Daniel Lysons

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This article is about the antiquary. For the British Army General, see Daniel Lysons (British Army officer).
A portrait of Lysons from the collection of the Gloucester City Museum & Art Gallery.

Daniel Lysons (1762–1834) was a notable English antiquary and topographer of the late 18th and early 19th century, who published the four-volume The Environs of London (published 1792 to 1796).

The son of the Reverend Samuel Lysons (1730–1804) and Mary Peach Lysons of Rodmarton, Gloucestershire, Lysons studied at Bath Grammar School and St Mary Hall, Oxford, graduating MA in 1785, and followed in his father's footsteps to become a curate in Putney, west London from 1789 to 1800. While at Putney, Lysons began his survey of the area around London, in which he was encouraged by Horace Walpole, who appointed him as his chaplain.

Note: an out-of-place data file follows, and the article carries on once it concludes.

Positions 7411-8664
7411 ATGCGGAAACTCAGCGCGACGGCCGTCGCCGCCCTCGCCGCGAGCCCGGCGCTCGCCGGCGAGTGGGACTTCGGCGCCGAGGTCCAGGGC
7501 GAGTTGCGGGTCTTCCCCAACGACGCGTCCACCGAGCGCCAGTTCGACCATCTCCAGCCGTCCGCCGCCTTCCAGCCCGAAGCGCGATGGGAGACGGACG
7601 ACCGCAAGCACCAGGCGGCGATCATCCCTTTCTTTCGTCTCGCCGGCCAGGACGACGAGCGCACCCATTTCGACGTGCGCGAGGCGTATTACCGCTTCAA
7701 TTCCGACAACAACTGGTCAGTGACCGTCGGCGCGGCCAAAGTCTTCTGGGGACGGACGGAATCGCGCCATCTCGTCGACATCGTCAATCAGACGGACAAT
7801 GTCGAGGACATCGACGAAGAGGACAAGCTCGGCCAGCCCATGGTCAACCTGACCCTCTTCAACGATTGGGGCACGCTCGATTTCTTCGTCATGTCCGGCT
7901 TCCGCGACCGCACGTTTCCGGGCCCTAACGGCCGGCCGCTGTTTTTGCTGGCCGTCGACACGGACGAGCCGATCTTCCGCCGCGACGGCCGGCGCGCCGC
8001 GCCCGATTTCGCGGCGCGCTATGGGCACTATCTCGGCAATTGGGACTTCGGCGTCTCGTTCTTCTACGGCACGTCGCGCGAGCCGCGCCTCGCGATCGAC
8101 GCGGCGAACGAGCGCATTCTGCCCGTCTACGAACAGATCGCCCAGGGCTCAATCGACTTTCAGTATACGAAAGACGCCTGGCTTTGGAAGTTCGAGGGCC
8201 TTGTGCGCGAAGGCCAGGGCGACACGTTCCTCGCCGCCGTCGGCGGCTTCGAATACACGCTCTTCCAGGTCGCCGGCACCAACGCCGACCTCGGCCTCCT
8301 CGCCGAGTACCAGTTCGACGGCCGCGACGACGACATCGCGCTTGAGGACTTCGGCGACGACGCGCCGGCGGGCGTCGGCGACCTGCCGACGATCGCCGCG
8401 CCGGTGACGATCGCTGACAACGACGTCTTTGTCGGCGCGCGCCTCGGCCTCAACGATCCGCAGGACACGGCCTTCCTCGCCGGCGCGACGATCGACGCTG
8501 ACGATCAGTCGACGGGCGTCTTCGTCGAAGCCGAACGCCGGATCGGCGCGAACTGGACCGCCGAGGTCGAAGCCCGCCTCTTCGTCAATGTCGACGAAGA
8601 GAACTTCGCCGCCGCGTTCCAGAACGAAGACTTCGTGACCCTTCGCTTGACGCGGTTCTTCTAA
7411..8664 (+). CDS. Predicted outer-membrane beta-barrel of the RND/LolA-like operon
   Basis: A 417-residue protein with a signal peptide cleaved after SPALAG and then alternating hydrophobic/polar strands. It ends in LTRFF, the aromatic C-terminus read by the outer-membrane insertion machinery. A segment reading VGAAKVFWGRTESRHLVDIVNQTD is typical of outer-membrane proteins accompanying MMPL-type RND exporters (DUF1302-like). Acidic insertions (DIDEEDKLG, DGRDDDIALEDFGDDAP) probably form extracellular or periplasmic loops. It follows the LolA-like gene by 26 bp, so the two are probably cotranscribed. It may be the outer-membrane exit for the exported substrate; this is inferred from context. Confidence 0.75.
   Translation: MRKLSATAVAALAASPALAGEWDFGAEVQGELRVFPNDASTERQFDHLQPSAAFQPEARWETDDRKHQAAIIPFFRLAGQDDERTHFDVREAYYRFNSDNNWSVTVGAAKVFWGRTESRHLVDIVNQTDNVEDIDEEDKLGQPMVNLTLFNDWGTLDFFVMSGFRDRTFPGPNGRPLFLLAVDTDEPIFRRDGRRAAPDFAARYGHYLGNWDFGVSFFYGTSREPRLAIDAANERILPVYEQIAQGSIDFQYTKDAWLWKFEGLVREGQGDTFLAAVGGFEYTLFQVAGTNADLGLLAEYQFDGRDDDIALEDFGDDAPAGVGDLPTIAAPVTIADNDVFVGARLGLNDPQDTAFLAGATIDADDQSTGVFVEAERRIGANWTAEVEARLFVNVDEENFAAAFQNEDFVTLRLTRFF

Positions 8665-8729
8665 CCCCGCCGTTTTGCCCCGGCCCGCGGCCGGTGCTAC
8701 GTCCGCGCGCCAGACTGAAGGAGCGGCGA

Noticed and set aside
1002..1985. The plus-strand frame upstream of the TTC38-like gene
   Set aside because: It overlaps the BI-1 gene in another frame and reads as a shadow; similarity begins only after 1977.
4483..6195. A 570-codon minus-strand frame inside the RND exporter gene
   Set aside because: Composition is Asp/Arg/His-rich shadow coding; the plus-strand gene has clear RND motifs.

In 1800, he inherited the family estates at Hempsted, near Gloucester, from his uncle, and the following year married Sarah Hardy (ca. 1780-1808), with whom he had one daughter, Charlotte, born in 1807. In 1813, he married Josepha Catherine Susanna Cooper (ca. 1781-1868).[1] His daughter went on to marry Sir James Carnegie, 5th Baronet (1799-1849).[2]

Lysons's major work is The Environs of London, being an Historical Account of the Towns, Villages and Hamlets within twelve miles of that Capital. With his brother Samuel, Lysons began Magna Britannia, being a concise Topographical Account of the several Counties of Great Britain (1806–1822), but after the first six volumes, covering the counties from B to D, Samuel died and the project was discontinued. Daniel Lysons also contributed views and illustrations to other works and published several pamphlets on religious and historical subjects.[3]

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